The final dimension to social contribution could be thought of as involvement with the “wider community.” These types of activities could be direct or indirect engagements. For example, volunteering at a soup kitchen or participating in local associations are direct engagements with other members of the community. On the other hand, things like donating money or giving blood indirectly engage other members of the community but clearly contribute. 

Why is it important to contribute to society?

While the answer to this question may sound obvious, it’s an important question and one that deserves careful consideration.

Contributing to society strengthens fundamental human connections and decision-making processes. Individual contributions to the community are unique and, thus, irreplaceable. Giving back allows individuals to self-actualize as well as improve their community through their distinctive talents.

Again, it’s worth emphasizing that contributing to society doesn’t just mean selfless behavior in which the individual gains nothing or even loses something. That would be self-defeating; one cannot hope to improve society by harming one’s one security. 

In some cases, of course, contributions may seem entirely altruistic like donating money or volunteering. However, the individual participating in these activities still gains by directing resources toward things they feel are important, and by gaining a “sense of purpose.” 

This sense of purpose is something that researchers have shown to be crucial for mental and physical health. One study published in Sleep Science and Practice, for example, found that those with a higher sense of purpose showed better sleeping patterns. Sleep, of course, has massive effects on an individual’s overall health.

In the broadest sense of the term, an individual pursuing an inherent interest or talent is one important way of contributing to society. Each individual is so unique that their skills and talents cannot be reproduced by any other. And, that’s not just a nice platitude. 

Mathematically speaking, the odds of any one individual existing is 1 in 10^2,685,000. To clarify, that’s 10 followed by 2,685,000 zeros. The probability of each individual existing then is almost zero and the probability of duplicating a single individual is even lower.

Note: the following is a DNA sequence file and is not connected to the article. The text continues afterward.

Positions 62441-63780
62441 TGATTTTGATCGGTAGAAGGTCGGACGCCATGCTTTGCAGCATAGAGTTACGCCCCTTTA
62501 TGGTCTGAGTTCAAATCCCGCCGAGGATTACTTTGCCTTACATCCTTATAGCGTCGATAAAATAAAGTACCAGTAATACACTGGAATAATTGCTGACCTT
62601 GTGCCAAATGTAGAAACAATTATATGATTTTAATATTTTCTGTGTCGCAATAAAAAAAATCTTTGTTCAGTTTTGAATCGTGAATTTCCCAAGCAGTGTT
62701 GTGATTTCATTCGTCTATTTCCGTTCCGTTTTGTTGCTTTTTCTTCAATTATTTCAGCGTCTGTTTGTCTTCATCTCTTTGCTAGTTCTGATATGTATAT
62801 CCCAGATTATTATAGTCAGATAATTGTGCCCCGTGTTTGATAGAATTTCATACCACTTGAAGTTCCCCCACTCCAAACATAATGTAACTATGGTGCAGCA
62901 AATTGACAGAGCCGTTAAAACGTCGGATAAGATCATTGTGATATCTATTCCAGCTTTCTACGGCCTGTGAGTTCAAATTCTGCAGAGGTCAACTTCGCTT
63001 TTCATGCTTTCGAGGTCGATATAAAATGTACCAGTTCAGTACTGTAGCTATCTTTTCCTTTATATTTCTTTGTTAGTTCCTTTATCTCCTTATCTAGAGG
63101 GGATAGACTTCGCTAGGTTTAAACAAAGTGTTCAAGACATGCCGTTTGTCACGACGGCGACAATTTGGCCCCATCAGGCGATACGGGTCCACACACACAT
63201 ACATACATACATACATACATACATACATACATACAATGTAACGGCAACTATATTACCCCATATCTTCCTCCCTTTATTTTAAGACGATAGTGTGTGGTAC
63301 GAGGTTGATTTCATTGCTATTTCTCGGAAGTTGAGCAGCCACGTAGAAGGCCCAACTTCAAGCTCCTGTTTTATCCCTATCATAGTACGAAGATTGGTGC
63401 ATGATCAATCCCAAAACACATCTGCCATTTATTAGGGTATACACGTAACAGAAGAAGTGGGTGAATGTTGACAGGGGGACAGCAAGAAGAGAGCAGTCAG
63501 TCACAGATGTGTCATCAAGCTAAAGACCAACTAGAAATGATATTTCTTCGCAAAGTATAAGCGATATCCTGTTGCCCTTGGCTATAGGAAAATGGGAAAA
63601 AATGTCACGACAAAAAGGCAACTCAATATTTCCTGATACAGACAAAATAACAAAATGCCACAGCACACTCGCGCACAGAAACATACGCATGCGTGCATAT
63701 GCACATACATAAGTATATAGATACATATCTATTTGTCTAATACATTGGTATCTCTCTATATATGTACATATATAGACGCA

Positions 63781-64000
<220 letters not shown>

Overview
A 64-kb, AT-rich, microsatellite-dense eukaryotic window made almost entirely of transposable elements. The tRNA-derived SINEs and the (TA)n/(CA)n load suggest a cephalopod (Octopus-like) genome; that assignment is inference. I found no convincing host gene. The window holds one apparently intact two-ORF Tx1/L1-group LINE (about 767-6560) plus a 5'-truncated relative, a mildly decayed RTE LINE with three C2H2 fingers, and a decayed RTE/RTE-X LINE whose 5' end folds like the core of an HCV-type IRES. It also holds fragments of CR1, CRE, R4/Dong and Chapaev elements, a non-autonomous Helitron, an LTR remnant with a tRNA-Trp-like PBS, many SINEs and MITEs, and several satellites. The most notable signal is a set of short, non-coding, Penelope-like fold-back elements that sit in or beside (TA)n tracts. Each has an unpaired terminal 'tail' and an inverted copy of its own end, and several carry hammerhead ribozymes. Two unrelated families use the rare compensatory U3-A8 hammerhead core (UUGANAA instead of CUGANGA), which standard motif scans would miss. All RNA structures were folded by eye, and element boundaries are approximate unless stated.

Each person possesses such unique characteristics that withholding individual talents and skills from society is practically an affront against nature. It is, therefore, important to contribute these skills to society for the benefit of both the individual and society writ large. As Roy T. Bennet wrote in The Light in the Heart,

You are unique. You have different talents and abilities. You don’t have to always follow in the footsteps of others. And most importantly, you should always remind yourself that you don’t have to do what everyone else is doing and have a responsibility to develop the talents you have been given.

What can you contribute to society?

Above outlined a number of ways in which individuals can contribute to society. It’s worth summarizing them one more time, however.

An individual can contribute to society by developing their own character, talents, and wellbeing; cultivating healthy relationships with family and friends; positively engaging with casual acquaintances and strangers; as well as, becoming involved in social networks and community development. 

The activities that fall under the category of how an individual could contribute to society are far too numerous to list. So, if readers take away one thing from this post I hope that it’s the idea that social contribution is like an onion – beginning, at the core, with self-development and from there building on layers of community development with those in our closest circles and moving toward the larger community.

If you’re interested in contributing to society, I encourage you to check out some of the posts below which dive into more detail on how to develop those “onion layers” of social contribution.

Dan Jasper

Dan Jasper is the founder and primary author of Street Civics. He specializes in advocacy and international affairs.